SEOs beware: Link builders are back with bogus Domain Authority pitches
Stop optimizing for Domain Authority; it has no impact on Google rankings.
This week, Moz announced it has updated its Domain Authority (DA) score, and as we expected, it caused confusion within some segments of the SEO industry. Some, maybe more novice, SEOs confuse the DA metric with an internal metric used by Google. This is fueled in no small part by agencies and vendors that pitch their ability to “improve your Domain Authority.”
DA is not a Google metric. It is a metric that Moz, an SEO toolset provider, came up with. To be clear, Moz has never claimed that Google uses DA. In fact, Moz has clearly stated that DA is not a Google metric and instead the DA score is based on its own datasets and algorithms.
Moz is not the only company to come up with its own internal link scores, Majestic, Ahrefs and many other tool providers have their own scores.
DA doesn’t influence your Google rankings. Since DA is not a Google metric, it has zero impact on how well or how poorly you rank in Google. If your DA score goes up or goes down, you should not expect your Google rankings to follow.
Russ Jones from Moz has even requested the addition of a disclaimer on the DA score in response to the fact that people are asking Google how to improve their DA scores:
The tool tip should lead to the “What is Domain Authority” page, and that page should explicitly say “Google does not use DA as a ranking factor”. I have put in the request.
— Russ Jones (@rjonesx) March 6, 2019
Sowing confusion. In dozens of emails and countless social media posts, we’ve seen SEOs express concerns over DA score changes and how they will impact their Google rankings. Googlers are responding to complaints about the change in DA scores.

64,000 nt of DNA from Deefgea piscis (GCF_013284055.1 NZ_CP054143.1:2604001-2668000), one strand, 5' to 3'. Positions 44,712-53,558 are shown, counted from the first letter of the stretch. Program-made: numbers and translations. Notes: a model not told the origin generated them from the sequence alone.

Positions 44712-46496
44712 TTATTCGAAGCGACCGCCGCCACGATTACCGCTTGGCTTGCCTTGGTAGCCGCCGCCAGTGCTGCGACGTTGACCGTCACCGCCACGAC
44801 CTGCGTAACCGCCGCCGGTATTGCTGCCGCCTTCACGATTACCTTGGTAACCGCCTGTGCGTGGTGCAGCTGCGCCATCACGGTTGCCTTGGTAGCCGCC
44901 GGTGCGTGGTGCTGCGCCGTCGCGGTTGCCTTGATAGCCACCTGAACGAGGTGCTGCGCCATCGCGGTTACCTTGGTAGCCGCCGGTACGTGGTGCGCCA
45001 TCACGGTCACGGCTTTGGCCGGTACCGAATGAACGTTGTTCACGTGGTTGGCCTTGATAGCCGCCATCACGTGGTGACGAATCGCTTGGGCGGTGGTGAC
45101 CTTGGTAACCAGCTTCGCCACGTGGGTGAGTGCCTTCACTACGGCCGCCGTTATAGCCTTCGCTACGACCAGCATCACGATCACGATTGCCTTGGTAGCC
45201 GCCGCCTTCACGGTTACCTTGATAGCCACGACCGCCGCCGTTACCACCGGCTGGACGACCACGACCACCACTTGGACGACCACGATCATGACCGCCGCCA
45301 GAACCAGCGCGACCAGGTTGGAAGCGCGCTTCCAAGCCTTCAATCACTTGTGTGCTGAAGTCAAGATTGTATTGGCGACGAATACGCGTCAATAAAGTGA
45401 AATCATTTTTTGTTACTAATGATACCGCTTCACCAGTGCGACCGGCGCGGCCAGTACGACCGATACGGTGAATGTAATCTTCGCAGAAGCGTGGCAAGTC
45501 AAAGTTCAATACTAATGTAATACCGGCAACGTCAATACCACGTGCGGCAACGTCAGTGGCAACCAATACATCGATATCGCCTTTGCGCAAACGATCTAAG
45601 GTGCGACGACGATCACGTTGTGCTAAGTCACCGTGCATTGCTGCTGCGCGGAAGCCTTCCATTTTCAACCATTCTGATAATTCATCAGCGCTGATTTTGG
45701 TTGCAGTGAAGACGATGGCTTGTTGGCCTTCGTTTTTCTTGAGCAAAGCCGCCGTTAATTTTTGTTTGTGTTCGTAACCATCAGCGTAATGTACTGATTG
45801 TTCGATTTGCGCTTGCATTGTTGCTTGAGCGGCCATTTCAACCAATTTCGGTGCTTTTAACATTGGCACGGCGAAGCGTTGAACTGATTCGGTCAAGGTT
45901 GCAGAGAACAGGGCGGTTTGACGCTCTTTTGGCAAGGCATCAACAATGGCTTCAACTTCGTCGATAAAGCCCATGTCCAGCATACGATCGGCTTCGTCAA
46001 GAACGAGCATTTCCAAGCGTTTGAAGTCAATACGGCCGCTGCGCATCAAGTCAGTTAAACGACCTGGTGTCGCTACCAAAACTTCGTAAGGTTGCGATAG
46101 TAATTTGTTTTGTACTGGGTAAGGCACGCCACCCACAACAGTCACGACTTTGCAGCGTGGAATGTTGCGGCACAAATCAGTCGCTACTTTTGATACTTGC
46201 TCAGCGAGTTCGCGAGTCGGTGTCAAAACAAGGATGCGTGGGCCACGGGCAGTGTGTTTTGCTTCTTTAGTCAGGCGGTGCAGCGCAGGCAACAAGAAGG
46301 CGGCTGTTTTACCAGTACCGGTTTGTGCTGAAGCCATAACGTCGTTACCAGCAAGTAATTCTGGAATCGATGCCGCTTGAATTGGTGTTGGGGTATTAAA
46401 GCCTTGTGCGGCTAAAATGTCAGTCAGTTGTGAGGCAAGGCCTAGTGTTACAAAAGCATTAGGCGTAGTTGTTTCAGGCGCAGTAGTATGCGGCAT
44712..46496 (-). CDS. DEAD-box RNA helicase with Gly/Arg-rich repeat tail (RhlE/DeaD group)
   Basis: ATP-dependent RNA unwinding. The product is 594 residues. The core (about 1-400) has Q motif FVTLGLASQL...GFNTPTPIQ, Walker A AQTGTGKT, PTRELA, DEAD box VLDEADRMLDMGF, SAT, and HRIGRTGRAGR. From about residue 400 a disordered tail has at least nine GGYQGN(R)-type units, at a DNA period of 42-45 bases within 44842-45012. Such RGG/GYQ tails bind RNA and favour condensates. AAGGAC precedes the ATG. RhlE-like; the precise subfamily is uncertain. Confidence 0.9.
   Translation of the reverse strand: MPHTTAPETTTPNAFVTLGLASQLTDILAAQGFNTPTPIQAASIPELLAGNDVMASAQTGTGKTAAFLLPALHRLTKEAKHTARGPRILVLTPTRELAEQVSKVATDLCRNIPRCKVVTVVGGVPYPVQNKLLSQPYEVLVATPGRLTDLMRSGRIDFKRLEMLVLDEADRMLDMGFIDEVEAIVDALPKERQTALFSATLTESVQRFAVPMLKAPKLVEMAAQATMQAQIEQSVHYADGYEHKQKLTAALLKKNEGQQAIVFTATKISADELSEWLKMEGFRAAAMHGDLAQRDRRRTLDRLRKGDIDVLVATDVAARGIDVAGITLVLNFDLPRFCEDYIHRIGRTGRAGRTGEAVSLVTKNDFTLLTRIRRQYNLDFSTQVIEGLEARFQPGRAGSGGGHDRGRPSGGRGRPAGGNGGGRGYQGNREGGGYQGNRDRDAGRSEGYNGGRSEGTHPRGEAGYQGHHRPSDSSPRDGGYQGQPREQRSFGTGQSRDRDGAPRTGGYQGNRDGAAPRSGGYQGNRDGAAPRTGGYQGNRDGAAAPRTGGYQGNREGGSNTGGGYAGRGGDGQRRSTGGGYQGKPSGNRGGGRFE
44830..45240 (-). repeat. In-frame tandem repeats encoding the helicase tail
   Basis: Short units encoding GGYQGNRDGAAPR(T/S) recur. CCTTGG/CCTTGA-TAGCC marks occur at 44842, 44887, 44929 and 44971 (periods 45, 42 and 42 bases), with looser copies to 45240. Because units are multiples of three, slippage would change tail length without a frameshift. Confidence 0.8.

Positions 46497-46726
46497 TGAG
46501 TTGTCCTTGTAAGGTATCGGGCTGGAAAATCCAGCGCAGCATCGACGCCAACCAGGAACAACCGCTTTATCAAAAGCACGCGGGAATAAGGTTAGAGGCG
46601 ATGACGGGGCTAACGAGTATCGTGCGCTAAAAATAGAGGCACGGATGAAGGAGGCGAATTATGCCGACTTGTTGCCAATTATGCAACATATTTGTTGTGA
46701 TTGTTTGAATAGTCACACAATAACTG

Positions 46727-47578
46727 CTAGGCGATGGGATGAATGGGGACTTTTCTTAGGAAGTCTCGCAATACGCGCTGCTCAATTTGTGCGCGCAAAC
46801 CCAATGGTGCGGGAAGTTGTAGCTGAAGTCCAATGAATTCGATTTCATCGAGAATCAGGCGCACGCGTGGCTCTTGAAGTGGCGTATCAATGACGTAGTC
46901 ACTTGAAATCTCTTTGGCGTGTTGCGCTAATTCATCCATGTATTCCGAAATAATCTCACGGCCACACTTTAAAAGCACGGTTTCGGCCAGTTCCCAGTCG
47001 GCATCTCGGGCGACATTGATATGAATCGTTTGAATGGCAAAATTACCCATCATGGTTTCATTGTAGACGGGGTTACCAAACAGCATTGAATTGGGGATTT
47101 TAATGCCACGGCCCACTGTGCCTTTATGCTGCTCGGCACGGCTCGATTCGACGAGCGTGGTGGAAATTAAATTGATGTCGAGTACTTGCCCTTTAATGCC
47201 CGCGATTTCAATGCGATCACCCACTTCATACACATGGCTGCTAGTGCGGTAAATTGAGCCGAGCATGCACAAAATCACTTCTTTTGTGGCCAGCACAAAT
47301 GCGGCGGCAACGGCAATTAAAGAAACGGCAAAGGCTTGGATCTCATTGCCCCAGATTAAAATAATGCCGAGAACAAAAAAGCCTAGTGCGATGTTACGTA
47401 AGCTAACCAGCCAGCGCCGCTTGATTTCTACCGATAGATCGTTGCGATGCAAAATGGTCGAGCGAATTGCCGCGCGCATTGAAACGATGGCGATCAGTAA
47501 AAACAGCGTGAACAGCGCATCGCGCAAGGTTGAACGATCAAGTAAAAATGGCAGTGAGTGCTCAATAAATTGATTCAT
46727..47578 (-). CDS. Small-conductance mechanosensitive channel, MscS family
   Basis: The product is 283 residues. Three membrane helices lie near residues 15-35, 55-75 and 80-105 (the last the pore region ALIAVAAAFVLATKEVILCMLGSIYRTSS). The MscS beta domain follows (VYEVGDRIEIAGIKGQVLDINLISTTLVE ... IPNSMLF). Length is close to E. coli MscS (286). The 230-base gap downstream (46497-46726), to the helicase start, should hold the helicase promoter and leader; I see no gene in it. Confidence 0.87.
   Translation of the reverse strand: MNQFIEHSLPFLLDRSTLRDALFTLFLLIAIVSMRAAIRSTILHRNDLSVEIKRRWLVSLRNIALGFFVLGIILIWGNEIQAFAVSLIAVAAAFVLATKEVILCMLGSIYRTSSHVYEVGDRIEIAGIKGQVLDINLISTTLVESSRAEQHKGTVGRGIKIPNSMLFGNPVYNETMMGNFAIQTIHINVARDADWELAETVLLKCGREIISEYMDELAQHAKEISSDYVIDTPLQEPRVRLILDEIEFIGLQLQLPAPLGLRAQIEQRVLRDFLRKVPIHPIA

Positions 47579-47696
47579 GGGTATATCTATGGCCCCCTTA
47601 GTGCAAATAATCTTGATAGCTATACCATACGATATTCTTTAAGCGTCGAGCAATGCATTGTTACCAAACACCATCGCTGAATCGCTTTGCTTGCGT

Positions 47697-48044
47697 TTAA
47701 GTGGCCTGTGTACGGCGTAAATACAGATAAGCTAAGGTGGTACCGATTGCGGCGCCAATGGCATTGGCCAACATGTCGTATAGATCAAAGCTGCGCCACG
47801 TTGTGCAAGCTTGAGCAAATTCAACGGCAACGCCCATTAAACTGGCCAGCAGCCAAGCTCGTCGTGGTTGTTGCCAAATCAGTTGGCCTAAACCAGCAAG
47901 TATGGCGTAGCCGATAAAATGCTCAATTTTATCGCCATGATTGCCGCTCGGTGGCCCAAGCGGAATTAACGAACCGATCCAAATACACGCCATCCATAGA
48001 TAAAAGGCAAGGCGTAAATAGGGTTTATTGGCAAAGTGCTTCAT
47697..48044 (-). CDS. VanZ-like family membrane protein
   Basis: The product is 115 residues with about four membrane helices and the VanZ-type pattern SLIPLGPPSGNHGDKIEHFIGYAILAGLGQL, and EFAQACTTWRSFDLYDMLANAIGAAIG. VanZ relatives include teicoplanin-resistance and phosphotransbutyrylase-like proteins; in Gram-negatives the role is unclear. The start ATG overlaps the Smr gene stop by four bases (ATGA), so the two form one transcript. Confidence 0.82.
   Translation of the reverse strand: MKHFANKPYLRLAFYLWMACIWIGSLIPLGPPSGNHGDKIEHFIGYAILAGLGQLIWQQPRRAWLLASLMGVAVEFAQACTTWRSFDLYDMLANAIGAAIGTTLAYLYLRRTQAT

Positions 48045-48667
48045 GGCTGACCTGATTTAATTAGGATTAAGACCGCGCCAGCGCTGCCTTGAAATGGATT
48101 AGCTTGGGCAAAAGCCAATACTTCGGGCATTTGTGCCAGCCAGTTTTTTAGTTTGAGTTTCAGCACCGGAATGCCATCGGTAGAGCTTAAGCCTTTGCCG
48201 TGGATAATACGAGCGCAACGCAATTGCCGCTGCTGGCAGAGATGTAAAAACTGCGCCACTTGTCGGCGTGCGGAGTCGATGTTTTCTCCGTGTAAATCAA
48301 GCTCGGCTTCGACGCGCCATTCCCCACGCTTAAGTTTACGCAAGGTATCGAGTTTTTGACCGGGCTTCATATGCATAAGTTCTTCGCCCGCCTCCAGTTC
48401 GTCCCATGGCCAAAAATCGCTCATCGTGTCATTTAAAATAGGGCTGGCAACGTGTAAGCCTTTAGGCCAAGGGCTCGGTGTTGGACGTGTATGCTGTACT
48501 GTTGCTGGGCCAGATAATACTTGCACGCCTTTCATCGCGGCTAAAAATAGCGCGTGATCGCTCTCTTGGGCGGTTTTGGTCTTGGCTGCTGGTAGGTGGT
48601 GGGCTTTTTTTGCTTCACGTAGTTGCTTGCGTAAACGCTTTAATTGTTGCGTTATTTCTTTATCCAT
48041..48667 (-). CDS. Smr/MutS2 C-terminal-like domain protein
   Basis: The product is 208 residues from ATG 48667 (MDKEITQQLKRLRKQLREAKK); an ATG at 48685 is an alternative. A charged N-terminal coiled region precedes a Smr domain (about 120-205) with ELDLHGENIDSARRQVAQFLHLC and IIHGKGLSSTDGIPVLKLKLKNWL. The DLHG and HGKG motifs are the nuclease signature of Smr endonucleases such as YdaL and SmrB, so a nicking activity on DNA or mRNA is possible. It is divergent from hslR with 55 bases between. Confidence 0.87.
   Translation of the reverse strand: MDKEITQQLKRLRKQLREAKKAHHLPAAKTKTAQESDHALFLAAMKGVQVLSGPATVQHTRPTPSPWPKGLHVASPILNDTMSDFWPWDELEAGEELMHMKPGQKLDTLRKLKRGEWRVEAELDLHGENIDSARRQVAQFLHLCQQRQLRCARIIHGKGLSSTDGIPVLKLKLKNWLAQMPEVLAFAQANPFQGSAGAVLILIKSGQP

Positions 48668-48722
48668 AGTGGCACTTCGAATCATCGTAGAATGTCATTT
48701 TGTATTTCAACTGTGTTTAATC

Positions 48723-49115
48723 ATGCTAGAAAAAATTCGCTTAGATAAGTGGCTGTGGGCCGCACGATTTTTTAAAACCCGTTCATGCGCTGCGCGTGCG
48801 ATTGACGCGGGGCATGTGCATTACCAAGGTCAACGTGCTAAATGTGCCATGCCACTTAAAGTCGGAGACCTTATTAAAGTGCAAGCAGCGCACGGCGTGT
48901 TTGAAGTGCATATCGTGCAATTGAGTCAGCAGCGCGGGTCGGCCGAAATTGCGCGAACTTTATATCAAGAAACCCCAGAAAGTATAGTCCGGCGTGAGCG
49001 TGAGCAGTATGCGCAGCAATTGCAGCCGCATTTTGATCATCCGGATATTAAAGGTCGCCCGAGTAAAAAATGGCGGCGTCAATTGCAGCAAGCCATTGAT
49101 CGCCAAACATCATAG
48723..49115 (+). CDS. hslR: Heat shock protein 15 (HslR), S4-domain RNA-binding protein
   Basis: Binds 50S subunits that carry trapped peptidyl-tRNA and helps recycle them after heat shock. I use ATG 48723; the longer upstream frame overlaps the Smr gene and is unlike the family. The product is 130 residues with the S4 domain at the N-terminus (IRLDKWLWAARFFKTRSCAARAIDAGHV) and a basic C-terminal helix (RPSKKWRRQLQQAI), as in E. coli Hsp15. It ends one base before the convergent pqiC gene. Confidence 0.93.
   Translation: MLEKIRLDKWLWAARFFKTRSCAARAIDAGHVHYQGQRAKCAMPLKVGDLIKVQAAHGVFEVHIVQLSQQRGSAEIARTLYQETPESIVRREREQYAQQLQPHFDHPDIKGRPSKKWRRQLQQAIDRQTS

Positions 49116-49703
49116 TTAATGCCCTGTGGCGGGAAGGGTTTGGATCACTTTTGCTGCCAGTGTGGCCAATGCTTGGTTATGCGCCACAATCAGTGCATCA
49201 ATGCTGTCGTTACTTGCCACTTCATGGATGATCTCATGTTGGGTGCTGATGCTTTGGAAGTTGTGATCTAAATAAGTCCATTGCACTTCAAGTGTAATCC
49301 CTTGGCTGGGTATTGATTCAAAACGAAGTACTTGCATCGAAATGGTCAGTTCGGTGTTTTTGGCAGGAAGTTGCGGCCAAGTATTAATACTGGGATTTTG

Why so much confusion? In part, because of emails and posts like the one below that claims “sites got penalized” by the updated DA algorithm and pitches link building services “to improve your Domain Authority.” This kind of misinformation campaign is not an uncommon tactic.
But, this hype history starts with Google PageRank. Much of this confusion dates back to Google’s own marketing hype around PageRank or PR. In 2000, Google made this score visible for any page in the browser with its Google Toolbar for Internet Explorer.
More about Domain Authority and PageRank
PageRank fever took over, and link building became big business. Many SEOs obsessed over PR scores and used to buy, sell and trade links based on PageRank. And a whole lot of snake oil link building schemers and spammers flooded the market to take advantage of this new economy.
When Google stopped making PageRank publicly visible in 2016, the industry began looking for another metric to base the link building economy around. (For a history of the rise and fall of PageRank, see RIP Google PageRank score: A retrospective on how it ruined the web.)
Well, that is where Moz came in with Domain Authority. Maybe it wasn’t intentional, but it happened: once again, there was a shiny, single metric to fixate on.
Why it matters. Focusing on PageRank alone was never a good SEO strategy, just as a singular focus on DA now is not. “Domain Authority is a comparative metric, and I cannot stress this enough. On its own, in a vacuum, DA means very little,” Moz’s Russ Jones told us in an interview Wednesday.
DA has no influence on your Google rankings. Your DA score can drop through the floor and your rankings in Google will not change as a result. Focus on the bigger picture. And don’t be fooled by sales pitches that promise to help improve your Domain Authority.